He breathed a sigh of relief. The stitches had held.
“Don’t laugh.” Mabus murmured “Don’t cry. Don’t sneeze.”
The stitches themselves were solid as he could make them, it was Mabus’ flesh that was the problem. Groethuis likened it to suturing jelly.
“I can’t go on like this, Groethuis.” Mabus said.
“Which is why, if you’ll pardon my saying so, we need to act quicker with the Dashonde girl.”
“She’s not ready yet. She still senses something is amiss. She still dreams. She still embraces me every morning as if I’ve been dead for years. We have to get her back. Back to believing that her father has always been with her.”
“Perhaps it is Isabella that is the problem? Perhaps subconsciously she knows that she is not her sister?”
“No. They love each other too much. Take the Hieronimo girl out and you give her something else that’s not right. Something else to trouble her dreams. No. I need you to dose her again.”
“Very well. Doctor Toureil shall pop around….shall we say eleven o’clock?”
“Yes. Just before they go to bed. I‘ll put down some soup.”
“Lovely. How is the simulation, otherwise?”
“Perfect. It’s like being alive again. She must have been a very happy child before…”
“Ah, yes, speaking of Thomas. I believe he may be becoming a problem.”
“Where has he been quartered?”
“He’s been given an apartment in the Urban District. I thought we should keep him close?”
“He rarely leaves. He goes to the Combat Tower and practices. He never speaks to anyone.”
“Sulking. Such an ugly trait in a grown man.”
“I think he believes you’re going to renege on your agreement.”
“Which you are, of course.”
“Insightful and insolent cur. Yes, I‘m afraid Marie Dashonde has more important places to be than sliding down his knife. ”
“When he realises that…people with emotional issues like Thomas are rarely able to deal with bad news in a constructive manner.”
“Oh, he has emotional issues?”
“Well he’s completely bloody psychotic for a start.”
Mabus laughed (?) again.
“Don’t.” said Groethuis again.
“You know who you remind me of?” the machine voice wheezed “You are like a man building a card house in his garden in Djili during the last days of the Raj. I watched him from my balcony, stacking them one after the other. All day I sat, from morning to dusk, watching him and all day he sat, taking the cards up one by one in his long brown fingers, turning them over between the index and the middle and laying down a wall or roof so gently he hardly disturbed the air around them. Up and up it climbed. Three stories, five, eight. He must have gone through four packs. And finally he placed the last card at the apex. And it was so high he had to stand on a stool. And I who had been watching this all day, I stood up and applauded him. Applauded his diligence, his skill and his patience. And because I had been watching him in silent kinship for so many hours, because I had felt so much apart of what he was doing, I forgot that he had no idea I was there. And when I applauded he started and the entire beautiful thing crumpled like a tiny bomb had been set off in it. And there was so many of them, so many cards that they made a noise as they fell. A kind of snap. A sharp noise. And he looked up at me. And my God, but his eyes glowed in his head with rage. And I, who could have aged him to dust with a glance, or banished him to the arctic to freeze to death, or simply collapsed his skull with a blow from my fist…I felt afraid. You remind me of him, Groethuis. I’m your house of cards, and you would kill anyone who you thought would harm me. Who would cause your house of cards to collapse.”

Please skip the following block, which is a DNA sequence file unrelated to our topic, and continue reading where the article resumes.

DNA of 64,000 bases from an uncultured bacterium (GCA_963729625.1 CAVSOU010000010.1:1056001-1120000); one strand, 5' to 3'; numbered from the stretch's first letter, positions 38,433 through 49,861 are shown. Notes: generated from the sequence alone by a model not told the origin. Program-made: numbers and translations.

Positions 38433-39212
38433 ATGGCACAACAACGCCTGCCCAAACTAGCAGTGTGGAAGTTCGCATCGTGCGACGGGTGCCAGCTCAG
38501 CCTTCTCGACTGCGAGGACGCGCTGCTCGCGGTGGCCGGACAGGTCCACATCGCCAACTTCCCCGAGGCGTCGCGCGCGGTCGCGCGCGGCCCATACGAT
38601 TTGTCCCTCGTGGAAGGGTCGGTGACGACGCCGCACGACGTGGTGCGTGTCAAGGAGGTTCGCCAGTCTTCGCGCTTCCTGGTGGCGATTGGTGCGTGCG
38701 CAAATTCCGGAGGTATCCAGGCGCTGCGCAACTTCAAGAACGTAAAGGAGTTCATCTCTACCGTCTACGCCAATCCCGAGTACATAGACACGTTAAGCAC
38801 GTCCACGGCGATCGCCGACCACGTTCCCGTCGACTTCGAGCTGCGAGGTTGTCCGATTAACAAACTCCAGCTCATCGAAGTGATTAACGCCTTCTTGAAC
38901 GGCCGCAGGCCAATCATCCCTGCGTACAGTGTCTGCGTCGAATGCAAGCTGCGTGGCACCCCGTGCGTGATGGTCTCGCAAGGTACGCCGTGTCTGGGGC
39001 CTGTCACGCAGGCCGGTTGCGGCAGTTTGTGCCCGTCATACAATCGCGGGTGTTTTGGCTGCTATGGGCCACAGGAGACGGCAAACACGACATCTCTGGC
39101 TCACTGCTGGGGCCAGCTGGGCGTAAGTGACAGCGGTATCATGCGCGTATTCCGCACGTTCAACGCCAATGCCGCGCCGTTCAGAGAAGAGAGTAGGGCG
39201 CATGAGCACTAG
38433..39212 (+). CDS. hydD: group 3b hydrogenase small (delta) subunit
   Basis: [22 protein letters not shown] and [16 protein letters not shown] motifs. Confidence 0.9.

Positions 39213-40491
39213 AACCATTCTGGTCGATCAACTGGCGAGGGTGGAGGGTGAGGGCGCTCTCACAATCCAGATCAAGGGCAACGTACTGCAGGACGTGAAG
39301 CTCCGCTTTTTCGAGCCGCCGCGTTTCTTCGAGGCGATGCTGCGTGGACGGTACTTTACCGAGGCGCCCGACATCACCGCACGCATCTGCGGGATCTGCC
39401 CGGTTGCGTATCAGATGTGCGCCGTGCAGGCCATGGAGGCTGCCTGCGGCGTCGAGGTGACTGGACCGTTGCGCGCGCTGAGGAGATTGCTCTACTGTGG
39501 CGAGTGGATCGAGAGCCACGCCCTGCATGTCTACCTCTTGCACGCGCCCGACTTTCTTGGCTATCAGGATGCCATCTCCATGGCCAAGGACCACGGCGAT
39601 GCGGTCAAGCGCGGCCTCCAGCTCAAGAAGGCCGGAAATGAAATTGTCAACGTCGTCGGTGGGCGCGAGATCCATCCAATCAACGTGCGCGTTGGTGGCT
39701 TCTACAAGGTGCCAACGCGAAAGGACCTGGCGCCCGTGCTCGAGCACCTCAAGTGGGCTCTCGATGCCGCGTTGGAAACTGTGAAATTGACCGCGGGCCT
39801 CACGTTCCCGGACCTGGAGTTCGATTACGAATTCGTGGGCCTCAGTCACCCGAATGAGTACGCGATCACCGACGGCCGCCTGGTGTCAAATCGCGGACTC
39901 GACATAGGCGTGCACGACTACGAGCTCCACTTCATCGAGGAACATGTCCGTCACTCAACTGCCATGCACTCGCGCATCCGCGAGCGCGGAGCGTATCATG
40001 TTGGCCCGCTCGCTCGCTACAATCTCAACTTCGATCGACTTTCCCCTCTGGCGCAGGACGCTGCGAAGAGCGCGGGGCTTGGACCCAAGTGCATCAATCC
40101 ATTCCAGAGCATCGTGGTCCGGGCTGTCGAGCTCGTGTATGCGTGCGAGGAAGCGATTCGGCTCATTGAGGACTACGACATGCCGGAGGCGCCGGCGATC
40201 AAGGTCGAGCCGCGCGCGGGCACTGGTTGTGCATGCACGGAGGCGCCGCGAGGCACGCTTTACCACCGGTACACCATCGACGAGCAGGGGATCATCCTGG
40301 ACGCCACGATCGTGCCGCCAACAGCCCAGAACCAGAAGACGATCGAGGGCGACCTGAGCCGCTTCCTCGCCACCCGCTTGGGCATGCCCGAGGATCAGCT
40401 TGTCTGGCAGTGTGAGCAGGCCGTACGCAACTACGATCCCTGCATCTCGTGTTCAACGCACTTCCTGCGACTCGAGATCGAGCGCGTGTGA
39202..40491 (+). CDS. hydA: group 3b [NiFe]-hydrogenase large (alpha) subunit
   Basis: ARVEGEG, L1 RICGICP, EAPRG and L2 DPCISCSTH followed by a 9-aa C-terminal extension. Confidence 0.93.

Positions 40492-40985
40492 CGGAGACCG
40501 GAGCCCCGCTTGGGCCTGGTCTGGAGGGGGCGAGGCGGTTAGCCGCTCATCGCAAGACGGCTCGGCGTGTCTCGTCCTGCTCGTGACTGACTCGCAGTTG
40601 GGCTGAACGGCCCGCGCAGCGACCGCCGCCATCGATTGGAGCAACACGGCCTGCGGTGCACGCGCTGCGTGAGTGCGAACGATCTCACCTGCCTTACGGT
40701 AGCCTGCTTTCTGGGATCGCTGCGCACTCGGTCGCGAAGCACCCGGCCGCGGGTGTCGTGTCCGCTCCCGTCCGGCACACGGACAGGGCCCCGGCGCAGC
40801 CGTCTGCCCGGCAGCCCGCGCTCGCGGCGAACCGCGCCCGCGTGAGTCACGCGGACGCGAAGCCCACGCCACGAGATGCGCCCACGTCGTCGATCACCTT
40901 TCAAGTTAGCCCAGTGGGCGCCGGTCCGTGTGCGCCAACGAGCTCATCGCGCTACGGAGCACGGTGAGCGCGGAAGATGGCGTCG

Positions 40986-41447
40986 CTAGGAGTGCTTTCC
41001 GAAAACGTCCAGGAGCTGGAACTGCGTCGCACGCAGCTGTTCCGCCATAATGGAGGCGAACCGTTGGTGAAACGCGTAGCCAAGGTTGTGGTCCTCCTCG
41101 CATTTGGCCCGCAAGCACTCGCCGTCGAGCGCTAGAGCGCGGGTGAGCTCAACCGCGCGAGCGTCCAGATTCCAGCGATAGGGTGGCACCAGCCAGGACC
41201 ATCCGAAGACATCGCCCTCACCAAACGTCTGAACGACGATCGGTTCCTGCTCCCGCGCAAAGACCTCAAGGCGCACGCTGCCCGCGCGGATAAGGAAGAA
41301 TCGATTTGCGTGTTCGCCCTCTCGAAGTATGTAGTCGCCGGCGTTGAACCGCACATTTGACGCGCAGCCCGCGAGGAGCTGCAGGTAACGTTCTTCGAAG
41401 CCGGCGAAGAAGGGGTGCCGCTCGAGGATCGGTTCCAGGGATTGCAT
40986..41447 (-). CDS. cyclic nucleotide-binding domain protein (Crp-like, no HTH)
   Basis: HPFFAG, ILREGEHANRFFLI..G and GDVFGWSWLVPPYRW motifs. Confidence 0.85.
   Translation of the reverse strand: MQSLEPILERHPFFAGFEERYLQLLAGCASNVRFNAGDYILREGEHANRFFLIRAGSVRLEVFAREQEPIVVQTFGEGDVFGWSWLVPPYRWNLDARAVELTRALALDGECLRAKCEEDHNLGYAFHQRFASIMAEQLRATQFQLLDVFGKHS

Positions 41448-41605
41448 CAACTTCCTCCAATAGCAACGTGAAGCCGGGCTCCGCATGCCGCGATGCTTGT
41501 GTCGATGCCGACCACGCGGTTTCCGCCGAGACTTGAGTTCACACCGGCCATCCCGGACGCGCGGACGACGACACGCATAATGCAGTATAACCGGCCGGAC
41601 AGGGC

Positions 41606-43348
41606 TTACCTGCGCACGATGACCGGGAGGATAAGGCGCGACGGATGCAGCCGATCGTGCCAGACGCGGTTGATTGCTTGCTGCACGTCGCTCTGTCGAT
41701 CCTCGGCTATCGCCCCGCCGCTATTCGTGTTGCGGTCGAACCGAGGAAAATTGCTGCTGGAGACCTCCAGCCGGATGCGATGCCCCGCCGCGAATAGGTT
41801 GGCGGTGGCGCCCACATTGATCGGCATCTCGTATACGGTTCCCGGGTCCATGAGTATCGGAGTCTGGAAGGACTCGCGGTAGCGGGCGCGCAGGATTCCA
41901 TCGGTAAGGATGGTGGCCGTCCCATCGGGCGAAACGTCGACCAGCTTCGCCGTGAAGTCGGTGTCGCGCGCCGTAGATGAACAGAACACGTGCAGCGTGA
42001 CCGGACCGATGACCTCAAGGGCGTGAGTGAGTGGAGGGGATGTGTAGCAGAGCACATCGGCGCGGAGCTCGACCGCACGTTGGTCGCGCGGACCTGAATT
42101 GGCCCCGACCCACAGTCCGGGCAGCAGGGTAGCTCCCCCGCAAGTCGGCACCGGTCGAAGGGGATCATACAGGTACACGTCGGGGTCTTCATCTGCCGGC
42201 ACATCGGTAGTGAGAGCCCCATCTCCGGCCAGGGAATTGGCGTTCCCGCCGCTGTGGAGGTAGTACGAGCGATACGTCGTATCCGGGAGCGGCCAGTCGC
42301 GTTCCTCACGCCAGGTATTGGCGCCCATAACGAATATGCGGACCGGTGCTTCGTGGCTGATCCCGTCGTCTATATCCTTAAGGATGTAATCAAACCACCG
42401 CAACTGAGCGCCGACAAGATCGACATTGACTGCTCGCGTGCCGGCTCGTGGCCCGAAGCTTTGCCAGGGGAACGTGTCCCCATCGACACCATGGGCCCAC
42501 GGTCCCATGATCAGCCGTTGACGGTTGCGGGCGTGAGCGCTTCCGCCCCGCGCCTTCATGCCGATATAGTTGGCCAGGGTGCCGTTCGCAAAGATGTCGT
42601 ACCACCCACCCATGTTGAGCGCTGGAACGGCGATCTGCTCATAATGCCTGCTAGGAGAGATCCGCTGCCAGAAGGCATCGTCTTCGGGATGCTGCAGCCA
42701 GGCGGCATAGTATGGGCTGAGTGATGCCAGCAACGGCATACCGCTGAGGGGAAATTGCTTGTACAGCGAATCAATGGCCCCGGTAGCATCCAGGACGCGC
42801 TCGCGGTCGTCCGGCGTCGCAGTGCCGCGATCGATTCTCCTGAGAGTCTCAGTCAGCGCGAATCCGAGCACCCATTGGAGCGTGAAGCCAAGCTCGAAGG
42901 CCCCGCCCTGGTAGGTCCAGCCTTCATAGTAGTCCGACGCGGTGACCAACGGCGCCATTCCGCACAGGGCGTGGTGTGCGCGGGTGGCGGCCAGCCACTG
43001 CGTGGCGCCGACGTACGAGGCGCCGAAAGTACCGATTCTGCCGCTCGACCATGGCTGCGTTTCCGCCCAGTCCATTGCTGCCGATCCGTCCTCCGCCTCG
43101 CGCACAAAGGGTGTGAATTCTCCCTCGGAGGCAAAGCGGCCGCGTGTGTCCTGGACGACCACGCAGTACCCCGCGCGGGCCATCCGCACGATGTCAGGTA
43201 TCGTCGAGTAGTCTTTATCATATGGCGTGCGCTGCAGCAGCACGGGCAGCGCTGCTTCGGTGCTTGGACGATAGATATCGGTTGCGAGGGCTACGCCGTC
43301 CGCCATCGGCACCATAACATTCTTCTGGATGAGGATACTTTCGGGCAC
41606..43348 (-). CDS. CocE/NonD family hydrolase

“Perhaps.” said Groethuis.
“I will not fall.” said Mabus.
“No Master. I won’t let you.” said Groethuis, matter of factly. There was some truth in what Mabus had said. It was an obsession with him now, seeing how long he could keep the old man alive. And even so, there was always the temptation to just pull the plug. It was the combination of power and fragility. Mabus was a God, trapped in a body weaker than a premature infant.
What would it feel like to kill a god? Groethuis wondered. But he dismissed the thought as quickly as it came to him.
“Have the Scorpions watch Thomas. Sting him if he gets out of line.”
“I’ll get Cole.”
“Back so soon?”
“Did you get many? Let me see.”
“Ah. I’ll come back later.” Groethuis gathered up his equipment and turned on his heel.
Mabus did not respond, as he was too busy tasting the blackberries that his daughters had picked for him by the river, where the only sound had been the ripple of a lazy currant and a blackbird singing on the stone bridge, chirping fit to burst, and mad with joy.